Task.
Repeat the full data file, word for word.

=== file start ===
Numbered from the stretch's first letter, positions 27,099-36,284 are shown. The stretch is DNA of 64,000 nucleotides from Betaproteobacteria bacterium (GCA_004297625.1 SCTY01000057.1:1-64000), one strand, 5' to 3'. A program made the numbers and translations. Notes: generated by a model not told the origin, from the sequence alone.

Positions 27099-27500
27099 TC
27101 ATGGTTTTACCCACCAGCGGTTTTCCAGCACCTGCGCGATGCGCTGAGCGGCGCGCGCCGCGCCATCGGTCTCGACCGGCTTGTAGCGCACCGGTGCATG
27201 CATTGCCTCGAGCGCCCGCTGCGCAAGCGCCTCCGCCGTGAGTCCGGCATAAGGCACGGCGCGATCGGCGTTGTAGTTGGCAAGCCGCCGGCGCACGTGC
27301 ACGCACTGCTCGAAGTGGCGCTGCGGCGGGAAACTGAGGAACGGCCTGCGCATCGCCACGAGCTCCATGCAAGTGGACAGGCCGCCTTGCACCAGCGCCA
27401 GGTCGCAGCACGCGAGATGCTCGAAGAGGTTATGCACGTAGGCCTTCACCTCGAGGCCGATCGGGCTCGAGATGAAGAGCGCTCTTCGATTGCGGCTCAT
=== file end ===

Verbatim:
Numbered from the stretch's first letter, positions 27,099-36,284 are shown. The stretch is DNA of 64,000 nucleotides from Betaproteobacteria bacterium (GCA_004297625.1 SCTY01000057.1:1-64000), one strand, 5' to 3'. A program made the numbers and translations. Notes: generated by a model not told the origin, from the sequence alone.

Positions 27099-27500
27099 TC
27101 ATGGTTTTACCCACCAGCGGTTTTCCAGCACCTGCGCGATGCGCTGAGCGGCGCGCGCCGCGCCATCGGTCTCGACCGGCTTGTAGCGCACCGGTGCATG
27201 CATTGCCTCGAGCGCCCGCTGCGCAAGCGCCTCCGCCGTGAGTCCGGCATAAGGCACGGCGCGATCGGCGTTGTAGTTGGCAAGCCGCCGGCGCACGTGC
27301 ACGCACTGCTCGAAGTGGCGCTGCGGCGGGAAACTGAGGAACGGCCTGCGCATCGCCACGAGCTCCATGCAAGTGGACAGGCCGCCTTGCACCAGCGCCA
27401 GGTCGCAGCACGCGAGATGCTCGAAGAGGTTATGCACGTAGGCCTTCACCTCGAGGCCGATCGGGCTCGAGATGAAGAGCGCTCTTCGATTGCGGCTCAT